11. In 2022, the UK had the highest increase in remote job postings

(Source: LinkedIn)

The United Kingdom had about a 277% increase in remote job postings, the highest among the European countries.

12. Customer care representatives had the highest number of remote job applications in India during the pandemic.


CSR had a 4.45x growth in the share of applications in India. This was followed closely by Internet analyst, key account manager, and freelance writer with 4.33x, 3.69x, and 2.80x growth, respectively.

Remote work statistics before and after COVID

Although remote work was not new before COVID-19, the pandemic has led to it skyrocketing and becoming mainstream.

Here are some remote work statistics before and after COVID.

13. Asia and South America had 9% more businesses that won’t allow people to work from home.


In Asia and South America, there are more businesses that won’t accept remote work compared to the global average.

Meanwhile, Australia and Africa embrace it, much like the United States, giving 59% to 65% of employees access to remote or hybrid options.

14. Only 23% of US employees did some or all of their work from home before the pandemic.

(Source: Pew Research)

Before COVID, just a few people in the US were working from home.

That’s probably because they did not have the option to do it because about 83% of people who could work from home did, even before the omicron variant of Covid 19.

15. In 2020 the number of remote workers in the US increased by 44%.

(Source: Statista)

During the COVID-19 pandemic, the percentage of US employees working from home five days or more per week increased from 17% to 44% in 2020 compared to the pre-pandemic level.

16. 82% of managers give support for remote work after the pandemic.

(Source: Gartner, Microsoft)

After the COVID era, managers reported that they will have more flexible work-from-home policies even after the pandemic.

Moreover, for some organizations, flex time will be the new norm as 43% of company leaders reported they will grant employees flex days, while 42% will provide flex hours.

Work from home statistics by industries.

Working from home is not going anywhere. 

As companies adopt the model and people realize its benefits, the number of employees that ditch the standard office setup for more flexible arrangements is expected to grow.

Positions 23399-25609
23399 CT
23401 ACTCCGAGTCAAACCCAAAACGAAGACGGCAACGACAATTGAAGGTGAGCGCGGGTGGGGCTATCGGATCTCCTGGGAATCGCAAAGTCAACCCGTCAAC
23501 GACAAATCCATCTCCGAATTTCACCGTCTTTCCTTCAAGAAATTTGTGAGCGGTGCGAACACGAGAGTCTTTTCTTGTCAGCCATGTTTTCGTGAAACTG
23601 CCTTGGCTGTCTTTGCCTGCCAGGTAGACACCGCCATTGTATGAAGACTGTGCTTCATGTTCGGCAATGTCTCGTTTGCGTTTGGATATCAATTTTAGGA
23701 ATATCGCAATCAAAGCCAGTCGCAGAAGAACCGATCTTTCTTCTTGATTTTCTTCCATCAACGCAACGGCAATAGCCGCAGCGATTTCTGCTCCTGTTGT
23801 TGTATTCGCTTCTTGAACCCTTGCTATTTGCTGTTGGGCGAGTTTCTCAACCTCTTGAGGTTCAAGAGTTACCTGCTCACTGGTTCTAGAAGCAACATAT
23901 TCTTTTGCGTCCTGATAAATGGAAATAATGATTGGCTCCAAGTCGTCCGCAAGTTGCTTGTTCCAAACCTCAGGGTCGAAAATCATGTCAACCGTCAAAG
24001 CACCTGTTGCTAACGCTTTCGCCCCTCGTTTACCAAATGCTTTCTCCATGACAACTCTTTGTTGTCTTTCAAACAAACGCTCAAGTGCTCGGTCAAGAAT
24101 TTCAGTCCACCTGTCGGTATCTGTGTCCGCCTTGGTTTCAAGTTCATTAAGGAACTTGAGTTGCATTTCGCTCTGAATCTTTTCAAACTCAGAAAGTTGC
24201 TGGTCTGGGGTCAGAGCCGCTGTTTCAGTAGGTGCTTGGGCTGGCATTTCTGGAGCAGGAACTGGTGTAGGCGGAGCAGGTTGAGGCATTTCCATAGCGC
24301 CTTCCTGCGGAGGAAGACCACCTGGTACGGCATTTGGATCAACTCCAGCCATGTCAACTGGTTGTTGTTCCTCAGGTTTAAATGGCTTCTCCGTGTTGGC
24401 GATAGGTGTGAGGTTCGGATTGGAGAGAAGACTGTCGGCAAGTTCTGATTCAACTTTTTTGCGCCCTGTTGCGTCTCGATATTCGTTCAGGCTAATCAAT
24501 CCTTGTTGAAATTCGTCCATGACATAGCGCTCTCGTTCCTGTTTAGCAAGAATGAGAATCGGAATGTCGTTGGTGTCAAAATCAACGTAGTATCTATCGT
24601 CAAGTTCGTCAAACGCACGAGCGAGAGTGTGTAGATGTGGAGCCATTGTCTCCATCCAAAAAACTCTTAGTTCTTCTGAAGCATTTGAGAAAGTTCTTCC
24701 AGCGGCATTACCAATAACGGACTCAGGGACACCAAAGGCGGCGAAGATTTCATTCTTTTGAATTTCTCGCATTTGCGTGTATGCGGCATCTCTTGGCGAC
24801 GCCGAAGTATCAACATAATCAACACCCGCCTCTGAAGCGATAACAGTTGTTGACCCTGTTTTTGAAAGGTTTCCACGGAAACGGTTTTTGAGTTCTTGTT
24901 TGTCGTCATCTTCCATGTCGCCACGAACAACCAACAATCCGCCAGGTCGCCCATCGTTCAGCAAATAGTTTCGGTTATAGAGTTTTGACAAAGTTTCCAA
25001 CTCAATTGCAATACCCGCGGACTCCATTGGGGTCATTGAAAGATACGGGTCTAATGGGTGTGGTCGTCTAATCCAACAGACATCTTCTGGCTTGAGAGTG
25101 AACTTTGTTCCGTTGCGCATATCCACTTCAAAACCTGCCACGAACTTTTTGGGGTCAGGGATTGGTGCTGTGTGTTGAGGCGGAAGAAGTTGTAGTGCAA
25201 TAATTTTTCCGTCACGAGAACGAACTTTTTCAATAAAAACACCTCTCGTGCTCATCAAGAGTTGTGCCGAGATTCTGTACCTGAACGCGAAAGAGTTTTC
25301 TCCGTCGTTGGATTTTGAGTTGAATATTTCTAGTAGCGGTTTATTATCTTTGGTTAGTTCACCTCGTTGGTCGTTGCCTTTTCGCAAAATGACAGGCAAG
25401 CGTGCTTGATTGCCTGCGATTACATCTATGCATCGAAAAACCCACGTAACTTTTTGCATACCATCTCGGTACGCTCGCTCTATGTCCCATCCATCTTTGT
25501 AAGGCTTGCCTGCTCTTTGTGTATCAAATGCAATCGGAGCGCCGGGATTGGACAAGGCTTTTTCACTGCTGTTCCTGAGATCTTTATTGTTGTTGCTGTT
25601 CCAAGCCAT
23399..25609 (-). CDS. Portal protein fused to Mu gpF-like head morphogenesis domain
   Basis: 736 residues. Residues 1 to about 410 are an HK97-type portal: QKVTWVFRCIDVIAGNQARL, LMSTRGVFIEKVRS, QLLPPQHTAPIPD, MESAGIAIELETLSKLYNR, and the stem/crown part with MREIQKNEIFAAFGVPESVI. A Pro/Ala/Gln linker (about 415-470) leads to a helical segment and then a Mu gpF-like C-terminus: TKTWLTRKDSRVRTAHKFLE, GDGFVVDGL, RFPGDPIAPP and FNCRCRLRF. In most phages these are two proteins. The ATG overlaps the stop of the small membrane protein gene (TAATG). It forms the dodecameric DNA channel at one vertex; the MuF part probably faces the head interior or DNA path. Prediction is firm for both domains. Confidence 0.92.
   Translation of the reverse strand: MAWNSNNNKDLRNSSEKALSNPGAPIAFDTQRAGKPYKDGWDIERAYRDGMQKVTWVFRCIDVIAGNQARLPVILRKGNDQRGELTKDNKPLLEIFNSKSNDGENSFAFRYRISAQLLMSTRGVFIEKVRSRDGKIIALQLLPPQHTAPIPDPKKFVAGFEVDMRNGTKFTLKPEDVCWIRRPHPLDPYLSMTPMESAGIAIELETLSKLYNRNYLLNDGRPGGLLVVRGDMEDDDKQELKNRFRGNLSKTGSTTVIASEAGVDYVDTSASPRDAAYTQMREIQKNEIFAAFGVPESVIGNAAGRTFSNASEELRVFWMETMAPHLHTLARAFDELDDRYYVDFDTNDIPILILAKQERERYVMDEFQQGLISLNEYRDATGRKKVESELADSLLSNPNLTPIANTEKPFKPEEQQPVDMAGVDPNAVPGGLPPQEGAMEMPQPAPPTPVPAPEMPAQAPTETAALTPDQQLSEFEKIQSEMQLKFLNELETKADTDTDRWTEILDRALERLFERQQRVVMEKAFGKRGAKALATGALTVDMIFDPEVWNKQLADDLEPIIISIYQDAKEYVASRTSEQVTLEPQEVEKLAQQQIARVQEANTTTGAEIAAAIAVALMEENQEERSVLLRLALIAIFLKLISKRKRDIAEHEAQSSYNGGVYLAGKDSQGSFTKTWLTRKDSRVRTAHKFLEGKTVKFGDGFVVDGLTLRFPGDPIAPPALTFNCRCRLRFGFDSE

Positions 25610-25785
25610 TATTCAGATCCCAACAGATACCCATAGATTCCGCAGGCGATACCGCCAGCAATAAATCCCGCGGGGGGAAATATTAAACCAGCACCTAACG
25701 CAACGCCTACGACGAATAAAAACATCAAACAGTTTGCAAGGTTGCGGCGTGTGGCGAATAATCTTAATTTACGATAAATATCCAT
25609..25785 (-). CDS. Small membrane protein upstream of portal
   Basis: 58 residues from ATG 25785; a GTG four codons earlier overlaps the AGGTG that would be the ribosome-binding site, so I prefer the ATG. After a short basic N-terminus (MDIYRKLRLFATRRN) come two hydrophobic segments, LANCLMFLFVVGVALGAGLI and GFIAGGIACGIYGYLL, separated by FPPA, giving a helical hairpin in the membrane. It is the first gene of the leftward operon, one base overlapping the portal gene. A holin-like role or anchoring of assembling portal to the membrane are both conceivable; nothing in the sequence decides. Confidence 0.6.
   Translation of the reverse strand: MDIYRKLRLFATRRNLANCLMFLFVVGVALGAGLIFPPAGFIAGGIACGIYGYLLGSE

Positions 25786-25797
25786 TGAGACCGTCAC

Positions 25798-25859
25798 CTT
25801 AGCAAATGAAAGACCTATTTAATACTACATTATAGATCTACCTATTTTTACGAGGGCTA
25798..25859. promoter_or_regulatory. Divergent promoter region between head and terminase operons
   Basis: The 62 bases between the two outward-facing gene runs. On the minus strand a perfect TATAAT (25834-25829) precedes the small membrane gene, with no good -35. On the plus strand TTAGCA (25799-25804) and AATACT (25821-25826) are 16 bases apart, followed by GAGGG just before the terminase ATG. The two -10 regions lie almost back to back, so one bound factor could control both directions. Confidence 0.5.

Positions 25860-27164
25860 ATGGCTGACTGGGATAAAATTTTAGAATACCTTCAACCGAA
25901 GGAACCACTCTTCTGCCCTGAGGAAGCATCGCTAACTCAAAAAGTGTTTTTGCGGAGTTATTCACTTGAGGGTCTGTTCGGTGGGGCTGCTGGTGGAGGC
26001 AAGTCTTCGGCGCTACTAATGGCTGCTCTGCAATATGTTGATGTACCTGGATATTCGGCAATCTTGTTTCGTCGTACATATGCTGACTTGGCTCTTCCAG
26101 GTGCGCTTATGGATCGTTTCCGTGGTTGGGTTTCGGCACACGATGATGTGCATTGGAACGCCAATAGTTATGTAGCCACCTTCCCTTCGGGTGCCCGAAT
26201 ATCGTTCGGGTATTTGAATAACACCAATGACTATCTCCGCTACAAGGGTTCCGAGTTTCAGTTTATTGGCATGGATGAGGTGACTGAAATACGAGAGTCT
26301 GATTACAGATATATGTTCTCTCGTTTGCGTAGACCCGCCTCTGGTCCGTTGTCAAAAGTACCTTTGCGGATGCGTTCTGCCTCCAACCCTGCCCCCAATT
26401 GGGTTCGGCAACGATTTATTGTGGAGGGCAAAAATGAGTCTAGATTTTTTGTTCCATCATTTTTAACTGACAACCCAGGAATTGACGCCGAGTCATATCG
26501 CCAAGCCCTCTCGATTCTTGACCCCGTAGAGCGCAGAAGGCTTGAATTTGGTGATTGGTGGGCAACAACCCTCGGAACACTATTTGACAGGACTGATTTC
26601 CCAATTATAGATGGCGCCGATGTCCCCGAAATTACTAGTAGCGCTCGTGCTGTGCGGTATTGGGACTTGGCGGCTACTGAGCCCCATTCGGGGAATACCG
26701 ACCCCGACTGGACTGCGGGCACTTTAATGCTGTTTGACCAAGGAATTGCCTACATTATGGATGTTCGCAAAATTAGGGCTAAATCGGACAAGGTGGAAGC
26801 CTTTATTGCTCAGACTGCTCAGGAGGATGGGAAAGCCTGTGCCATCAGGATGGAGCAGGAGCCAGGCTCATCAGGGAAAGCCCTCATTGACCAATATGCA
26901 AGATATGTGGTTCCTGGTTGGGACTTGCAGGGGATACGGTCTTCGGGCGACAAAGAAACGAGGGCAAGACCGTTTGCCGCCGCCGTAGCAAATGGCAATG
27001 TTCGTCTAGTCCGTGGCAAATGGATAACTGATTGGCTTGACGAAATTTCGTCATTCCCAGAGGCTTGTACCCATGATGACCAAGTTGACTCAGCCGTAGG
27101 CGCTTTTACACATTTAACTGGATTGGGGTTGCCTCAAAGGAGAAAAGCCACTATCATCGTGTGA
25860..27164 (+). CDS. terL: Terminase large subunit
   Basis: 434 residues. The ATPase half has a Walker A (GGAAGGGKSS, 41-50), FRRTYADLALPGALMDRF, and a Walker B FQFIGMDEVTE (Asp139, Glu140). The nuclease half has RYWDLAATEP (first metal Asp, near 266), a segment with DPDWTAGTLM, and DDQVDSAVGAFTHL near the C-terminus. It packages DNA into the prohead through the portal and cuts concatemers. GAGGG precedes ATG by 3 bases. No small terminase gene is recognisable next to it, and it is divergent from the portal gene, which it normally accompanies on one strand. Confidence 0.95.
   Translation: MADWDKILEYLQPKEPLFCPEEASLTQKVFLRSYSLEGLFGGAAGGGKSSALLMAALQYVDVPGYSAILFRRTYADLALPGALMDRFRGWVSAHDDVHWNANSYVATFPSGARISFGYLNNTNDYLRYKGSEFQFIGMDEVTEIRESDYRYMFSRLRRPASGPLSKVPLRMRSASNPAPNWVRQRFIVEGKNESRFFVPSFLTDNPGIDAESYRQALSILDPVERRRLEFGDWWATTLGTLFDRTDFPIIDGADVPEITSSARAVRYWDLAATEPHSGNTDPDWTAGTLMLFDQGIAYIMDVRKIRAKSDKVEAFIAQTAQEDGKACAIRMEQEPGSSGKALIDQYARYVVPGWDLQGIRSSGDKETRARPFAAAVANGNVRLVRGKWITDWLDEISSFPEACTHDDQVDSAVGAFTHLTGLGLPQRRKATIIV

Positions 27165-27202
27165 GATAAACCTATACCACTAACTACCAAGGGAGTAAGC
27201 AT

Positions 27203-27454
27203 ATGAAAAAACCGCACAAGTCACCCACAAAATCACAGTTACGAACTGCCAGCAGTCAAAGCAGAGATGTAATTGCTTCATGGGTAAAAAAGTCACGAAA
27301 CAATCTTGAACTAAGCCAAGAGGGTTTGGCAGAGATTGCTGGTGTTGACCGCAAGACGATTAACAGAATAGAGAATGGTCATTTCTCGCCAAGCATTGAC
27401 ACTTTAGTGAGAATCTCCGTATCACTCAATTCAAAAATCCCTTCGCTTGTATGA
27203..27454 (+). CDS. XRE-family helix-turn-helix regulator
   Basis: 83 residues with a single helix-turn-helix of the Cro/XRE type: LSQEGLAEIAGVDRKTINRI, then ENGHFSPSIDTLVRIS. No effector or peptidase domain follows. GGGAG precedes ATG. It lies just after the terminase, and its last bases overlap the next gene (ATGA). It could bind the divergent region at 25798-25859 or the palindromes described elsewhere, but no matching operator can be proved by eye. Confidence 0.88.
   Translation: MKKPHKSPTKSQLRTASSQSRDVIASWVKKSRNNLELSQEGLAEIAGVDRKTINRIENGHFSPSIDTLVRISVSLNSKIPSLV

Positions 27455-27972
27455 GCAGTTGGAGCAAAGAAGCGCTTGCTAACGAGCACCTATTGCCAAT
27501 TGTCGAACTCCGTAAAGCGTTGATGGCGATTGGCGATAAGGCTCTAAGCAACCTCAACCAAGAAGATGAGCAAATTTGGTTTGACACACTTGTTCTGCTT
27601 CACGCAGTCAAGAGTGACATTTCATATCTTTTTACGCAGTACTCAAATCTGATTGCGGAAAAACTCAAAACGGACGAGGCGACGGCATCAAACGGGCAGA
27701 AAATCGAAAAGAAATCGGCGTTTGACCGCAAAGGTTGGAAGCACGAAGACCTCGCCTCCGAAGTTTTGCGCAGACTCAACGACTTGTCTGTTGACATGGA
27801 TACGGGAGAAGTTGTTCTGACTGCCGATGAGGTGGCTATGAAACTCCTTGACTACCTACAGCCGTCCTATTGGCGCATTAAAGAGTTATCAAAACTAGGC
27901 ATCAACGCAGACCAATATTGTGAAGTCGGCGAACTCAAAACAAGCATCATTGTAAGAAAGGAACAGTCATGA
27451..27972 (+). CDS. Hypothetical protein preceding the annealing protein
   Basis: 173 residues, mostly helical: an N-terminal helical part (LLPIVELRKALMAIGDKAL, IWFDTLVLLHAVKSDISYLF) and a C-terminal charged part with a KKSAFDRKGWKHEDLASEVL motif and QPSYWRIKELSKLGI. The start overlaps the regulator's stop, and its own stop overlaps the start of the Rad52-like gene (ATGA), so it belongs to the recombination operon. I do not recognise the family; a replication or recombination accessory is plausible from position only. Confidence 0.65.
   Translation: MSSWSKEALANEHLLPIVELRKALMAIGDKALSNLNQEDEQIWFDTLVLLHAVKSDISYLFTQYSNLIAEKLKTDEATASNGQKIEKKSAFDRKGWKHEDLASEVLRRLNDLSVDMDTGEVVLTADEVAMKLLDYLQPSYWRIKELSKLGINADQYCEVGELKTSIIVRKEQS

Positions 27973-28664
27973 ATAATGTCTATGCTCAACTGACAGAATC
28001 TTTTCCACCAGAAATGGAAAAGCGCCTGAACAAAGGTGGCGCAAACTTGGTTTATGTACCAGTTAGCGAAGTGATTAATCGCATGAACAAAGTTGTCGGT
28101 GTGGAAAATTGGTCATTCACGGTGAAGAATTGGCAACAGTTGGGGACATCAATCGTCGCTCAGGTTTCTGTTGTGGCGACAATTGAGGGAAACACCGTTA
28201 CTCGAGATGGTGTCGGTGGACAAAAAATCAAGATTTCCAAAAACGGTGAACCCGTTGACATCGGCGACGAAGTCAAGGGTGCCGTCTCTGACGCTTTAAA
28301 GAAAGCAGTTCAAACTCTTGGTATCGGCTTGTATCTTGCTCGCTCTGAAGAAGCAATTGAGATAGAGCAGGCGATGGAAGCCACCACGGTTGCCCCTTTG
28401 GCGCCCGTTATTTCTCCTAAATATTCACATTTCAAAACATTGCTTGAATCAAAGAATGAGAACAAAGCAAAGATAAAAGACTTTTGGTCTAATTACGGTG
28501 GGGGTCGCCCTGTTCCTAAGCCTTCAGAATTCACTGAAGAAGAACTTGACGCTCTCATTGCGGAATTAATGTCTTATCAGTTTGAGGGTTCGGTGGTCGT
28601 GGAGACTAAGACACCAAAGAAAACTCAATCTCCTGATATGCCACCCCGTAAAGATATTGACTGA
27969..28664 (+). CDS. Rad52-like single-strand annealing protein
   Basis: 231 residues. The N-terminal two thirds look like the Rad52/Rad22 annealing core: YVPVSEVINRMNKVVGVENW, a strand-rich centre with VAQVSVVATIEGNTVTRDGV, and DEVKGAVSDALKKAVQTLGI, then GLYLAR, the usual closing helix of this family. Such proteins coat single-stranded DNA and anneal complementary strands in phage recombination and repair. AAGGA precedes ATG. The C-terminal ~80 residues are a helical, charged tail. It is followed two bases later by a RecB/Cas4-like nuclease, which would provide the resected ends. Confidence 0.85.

Here’s how work-from-home statistics look in 2023 and recent years.

17. Information Technology had the highest share of remote jobs in 2021.

(Source: Coresignal)

After the covid era, IT and services offered about 22.1% of telework job opportunities, making it the industry’s largest share.

18. The information sector is the only sector where more than half of jobs involve full-time remote work.

(Source: Bureau of Labor Statistics)

The stat shows that 68% of workers in the information sector telework at least sometimes.

Also second on the list is professional and business services, with 46% of its employees being out of the office some of the time.

In contrast, the accommodation and food service sector has the least involvement.

19. There has been a 75% growth in the number of freelance companies since 2014.

(Source: Exploding Topics)

There were around 190 freelancing platform businesses in 2014, with an estimated investment of $600 million.

That number rapidly increased to over 330 businesses. By now (2023), work-from-home finance statistics show that nearly $1.9 billion has been invested in this area.

Benefits of working from home

Working from home has dramatically affected people’s health, wellness, and finance.

Here’s what the numbers have to say about the perks of remote jobs.

20. The possibility of remote work is the second most significant benefit for many professionals.

(Source: FlexJobs)

Only an appealing income (83%), beats out remote work (77%), ranked second for over 1200 remote employees.

They’ll choose it over retirement plans and health insurance.

21. Businesses that enable their employees to work remotely experience a rise of $2,000 in profit per worker.

(Source: Stanford)

Remote work doesn’t just benefit employees financially, but it also offers them cost savings for employers.

This is because fewer employees in the office translate to reduced expenditures on rent, bills, supplies, travel reimbursements, maintenance costs, and other related expenses.